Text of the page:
On August 16, 2010, Plaintiff appeared for sentencing and was represented by counsel. (Doc. No. 17 at 6.) During the hearing, Plaintiff's attorney only objected to the accuracy of the information in the Presentence Report about the alleged sexual abuse in the Philippines. (Id.) This objection was noted in the Presentence Report. (Doc. No. 17--3 at 22.) During the sentencing hearing, the judge heard oral argument on the objection, and ultimately ruled that the alleged sexual misconduct should not be removed from the Presentence Report. (Doc. No. 17 at 6.) The judge then sentenced Plaintiff to fourteen months imprisonment, three years supervised release, a $1,000 fine, and a $100 special assessment. (Id.)
Despite the appellate waiver in the plea agreement, Plaintiff appealed on the sole issue that the district court "impermissibly relied on an uncorroborated police report from the Philippines in imposing a sentence at the high end of the advisory United States Sentencing Guidelines range." (Doc. No. 17--1 at 2.) The remaining three objections were not pursued either at sentencing or on appeal. (Id.) The court of appeals affirmed the judgment and sentence of the district court and enforced the appellate waiver. (Doc. No. 17--1.)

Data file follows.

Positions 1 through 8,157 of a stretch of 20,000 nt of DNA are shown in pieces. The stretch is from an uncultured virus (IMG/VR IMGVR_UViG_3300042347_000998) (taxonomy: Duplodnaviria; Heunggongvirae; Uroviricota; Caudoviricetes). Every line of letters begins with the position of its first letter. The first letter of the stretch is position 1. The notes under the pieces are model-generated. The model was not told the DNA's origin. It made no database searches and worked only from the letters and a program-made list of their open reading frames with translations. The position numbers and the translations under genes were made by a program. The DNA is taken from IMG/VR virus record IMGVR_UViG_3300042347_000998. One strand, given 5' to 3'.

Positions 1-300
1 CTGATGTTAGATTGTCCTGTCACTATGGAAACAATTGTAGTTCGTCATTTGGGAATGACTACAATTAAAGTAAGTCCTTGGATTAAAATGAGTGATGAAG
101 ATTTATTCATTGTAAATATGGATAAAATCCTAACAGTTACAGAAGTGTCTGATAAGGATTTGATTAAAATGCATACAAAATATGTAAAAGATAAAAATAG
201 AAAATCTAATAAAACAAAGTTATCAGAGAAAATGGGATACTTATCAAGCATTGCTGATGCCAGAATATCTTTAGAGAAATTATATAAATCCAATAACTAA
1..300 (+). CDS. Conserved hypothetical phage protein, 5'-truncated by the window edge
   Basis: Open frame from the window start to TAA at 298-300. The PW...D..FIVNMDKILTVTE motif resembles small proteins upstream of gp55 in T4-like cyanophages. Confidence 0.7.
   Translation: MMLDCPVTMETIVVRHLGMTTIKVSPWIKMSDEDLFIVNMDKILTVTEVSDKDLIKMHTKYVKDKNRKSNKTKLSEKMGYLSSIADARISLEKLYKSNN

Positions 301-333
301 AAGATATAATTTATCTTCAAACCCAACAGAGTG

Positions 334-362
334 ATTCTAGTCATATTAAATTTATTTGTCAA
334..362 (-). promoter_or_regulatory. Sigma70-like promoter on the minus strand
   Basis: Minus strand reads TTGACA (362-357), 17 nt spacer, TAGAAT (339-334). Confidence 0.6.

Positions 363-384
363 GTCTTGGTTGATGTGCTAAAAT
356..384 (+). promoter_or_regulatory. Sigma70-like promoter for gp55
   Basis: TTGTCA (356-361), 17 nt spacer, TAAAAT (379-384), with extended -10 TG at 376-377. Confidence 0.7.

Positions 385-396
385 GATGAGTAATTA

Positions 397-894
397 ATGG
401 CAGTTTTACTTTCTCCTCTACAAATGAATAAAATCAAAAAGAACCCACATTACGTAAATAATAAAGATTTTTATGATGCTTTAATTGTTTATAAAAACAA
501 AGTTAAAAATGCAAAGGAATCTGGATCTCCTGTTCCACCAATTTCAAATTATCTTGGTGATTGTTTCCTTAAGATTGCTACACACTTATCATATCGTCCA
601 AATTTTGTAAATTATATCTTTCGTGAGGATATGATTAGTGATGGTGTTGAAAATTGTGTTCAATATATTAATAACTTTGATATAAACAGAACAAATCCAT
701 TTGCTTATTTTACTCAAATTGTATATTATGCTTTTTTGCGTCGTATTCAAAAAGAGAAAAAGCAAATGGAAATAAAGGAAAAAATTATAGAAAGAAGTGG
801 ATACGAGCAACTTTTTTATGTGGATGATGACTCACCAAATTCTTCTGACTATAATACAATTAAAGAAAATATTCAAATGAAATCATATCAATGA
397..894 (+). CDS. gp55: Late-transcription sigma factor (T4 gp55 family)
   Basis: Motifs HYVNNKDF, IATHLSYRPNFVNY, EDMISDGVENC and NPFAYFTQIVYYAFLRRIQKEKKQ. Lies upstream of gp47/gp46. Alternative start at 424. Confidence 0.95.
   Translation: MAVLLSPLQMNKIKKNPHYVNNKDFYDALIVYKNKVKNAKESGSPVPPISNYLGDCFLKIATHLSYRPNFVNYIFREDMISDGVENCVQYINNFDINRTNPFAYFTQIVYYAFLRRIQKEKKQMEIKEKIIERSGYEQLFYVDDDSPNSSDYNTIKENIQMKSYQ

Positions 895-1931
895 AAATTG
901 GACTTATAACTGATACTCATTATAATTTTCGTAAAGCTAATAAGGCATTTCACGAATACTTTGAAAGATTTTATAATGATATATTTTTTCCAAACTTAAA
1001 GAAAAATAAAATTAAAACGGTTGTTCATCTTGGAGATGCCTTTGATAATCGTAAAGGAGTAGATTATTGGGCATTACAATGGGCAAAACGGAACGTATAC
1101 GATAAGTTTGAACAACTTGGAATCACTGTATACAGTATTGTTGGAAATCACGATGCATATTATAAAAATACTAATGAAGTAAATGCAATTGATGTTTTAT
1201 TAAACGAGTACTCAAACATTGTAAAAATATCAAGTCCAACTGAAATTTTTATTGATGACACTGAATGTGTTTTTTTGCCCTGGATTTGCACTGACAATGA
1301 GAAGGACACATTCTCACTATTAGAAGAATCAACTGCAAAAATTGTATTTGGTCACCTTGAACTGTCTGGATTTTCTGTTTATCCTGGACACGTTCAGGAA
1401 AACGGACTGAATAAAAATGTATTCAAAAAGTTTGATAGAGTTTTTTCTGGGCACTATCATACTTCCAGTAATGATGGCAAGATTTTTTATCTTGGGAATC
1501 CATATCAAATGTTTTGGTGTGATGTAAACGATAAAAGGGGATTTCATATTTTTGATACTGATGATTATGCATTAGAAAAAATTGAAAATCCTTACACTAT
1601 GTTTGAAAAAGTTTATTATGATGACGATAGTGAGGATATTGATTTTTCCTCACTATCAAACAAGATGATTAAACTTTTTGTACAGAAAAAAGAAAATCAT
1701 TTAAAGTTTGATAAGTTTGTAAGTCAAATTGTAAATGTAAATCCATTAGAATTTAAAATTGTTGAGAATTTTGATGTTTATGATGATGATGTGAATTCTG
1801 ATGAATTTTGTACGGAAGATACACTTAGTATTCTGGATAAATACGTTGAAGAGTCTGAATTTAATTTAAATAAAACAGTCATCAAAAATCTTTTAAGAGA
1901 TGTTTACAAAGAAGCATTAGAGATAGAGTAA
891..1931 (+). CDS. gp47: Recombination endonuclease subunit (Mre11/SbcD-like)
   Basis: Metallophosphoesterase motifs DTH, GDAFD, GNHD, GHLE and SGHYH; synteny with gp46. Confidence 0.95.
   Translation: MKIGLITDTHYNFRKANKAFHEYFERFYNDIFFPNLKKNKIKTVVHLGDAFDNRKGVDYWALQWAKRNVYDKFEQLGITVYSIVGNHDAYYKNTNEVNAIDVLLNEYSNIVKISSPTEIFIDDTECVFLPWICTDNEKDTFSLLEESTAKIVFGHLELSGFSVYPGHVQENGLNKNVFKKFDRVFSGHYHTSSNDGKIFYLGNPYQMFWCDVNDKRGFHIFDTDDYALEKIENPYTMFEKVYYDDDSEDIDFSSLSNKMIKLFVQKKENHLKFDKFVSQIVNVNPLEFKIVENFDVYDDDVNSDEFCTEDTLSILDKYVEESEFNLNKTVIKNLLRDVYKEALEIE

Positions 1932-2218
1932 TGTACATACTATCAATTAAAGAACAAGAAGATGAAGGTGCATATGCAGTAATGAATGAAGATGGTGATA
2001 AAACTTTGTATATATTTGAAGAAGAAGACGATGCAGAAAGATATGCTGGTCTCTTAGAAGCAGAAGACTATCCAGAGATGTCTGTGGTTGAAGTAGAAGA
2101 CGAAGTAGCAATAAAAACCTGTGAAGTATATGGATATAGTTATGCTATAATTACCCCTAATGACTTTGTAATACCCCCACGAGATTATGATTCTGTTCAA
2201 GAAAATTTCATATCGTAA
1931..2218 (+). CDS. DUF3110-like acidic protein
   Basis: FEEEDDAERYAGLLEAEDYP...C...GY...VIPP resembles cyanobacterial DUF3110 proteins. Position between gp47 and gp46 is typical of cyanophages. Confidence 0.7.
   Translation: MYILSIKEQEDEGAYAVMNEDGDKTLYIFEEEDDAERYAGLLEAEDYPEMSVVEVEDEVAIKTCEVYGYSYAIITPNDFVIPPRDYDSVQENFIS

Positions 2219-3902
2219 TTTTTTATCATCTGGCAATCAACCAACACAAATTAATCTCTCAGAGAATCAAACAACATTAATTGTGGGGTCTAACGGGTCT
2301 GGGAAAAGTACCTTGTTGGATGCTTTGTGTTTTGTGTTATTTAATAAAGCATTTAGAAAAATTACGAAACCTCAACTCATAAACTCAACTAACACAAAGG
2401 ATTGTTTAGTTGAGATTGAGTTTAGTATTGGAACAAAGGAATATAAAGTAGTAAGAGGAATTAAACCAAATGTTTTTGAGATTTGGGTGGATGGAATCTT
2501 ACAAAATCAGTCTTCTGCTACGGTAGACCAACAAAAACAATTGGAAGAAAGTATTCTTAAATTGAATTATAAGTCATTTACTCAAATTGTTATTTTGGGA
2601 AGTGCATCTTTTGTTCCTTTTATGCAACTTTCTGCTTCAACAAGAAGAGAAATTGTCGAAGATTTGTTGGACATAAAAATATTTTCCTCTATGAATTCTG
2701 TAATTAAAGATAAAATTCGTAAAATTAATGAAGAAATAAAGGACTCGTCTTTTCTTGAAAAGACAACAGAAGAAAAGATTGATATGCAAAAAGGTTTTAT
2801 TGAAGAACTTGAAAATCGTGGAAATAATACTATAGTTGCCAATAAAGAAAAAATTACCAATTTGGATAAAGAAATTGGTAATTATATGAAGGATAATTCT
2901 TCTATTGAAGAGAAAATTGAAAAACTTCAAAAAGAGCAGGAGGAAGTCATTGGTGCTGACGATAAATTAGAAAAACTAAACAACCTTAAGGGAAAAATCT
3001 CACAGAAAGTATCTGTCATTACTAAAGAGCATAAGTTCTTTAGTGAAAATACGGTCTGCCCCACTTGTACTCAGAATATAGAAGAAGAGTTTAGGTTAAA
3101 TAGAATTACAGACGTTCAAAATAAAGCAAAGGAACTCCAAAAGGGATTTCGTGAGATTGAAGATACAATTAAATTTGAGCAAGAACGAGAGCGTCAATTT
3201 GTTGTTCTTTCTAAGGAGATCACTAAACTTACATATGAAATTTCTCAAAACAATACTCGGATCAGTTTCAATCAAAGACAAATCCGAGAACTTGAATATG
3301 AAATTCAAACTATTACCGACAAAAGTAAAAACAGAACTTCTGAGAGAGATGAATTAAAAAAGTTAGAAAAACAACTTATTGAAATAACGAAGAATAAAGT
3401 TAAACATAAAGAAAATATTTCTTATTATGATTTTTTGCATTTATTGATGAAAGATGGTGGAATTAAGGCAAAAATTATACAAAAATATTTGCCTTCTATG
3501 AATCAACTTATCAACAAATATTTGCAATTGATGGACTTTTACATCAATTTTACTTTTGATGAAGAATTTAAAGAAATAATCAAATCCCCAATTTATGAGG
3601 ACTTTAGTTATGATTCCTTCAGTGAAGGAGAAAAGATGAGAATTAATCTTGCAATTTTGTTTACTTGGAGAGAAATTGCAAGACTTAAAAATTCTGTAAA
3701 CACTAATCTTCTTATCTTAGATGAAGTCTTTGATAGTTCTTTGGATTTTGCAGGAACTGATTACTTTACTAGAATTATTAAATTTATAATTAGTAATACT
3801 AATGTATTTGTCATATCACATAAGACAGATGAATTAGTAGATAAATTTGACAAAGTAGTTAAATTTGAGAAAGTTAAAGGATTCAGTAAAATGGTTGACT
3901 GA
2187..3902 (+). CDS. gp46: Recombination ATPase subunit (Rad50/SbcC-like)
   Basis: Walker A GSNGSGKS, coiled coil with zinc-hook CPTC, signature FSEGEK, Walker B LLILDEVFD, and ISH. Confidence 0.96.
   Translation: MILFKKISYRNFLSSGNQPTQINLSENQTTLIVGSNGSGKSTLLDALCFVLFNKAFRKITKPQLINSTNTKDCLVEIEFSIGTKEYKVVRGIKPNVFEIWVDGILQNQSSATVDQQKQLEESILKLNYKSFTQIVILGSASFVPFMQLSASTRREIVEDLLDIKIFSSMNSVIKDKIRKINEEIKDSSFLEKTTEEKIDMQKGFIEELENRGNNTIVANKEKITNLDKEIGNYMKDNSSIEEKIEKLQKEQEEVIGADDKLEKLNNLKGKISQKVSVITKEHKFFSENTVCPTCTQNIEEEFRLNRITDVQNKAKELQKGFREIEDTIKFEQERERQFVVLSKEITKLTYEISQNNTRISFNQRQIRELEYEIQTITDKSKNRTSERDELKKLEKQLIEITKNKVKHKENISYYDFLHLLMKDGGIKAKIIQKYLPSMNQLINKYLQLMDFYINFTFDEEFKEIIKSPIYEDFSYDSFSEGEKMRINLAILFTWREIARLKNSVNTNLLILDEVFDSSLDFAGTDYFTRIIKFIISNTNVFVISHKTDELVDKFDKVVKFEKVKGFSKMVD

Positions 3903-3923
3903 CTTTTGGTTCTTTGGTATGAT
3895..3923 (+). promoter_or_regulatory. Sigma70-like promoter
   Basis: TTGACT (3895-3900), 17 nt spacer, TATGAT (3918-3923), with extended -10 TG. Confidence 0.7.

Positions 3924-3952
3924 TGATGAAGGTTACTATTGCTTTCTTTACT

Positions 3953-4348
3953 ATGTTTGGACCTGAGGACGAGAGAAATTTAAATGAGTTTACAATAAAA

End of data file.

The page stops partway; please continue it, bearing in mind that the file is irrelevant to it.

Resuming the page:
In this case, the Complaint filed by Plaintiff alleges that Defendants Maier and Leuhrs-Shaw violated his civil rights, including his right to due process of law, by alleging that Defendants: willfully and knowingly commited [sic] strong discrimination, made serious false statements with vindictiveness, prejudice, malicious intent, and commited [sic] obstruction of justice against me in their presentence investigation reports dated 7/8/2010 and 8/5/2010 to the federal sentencing judge that caused me much mental pain, suffering, stress, depression, shame, and damages of my good character. (Doc. No. 6 at 3.) He seeks: relief from the effects of the serious false statements, and discrimination of the probations [sic] Presentence Report against me. I request that the civil courts will hold the defendants in this case accountable for ...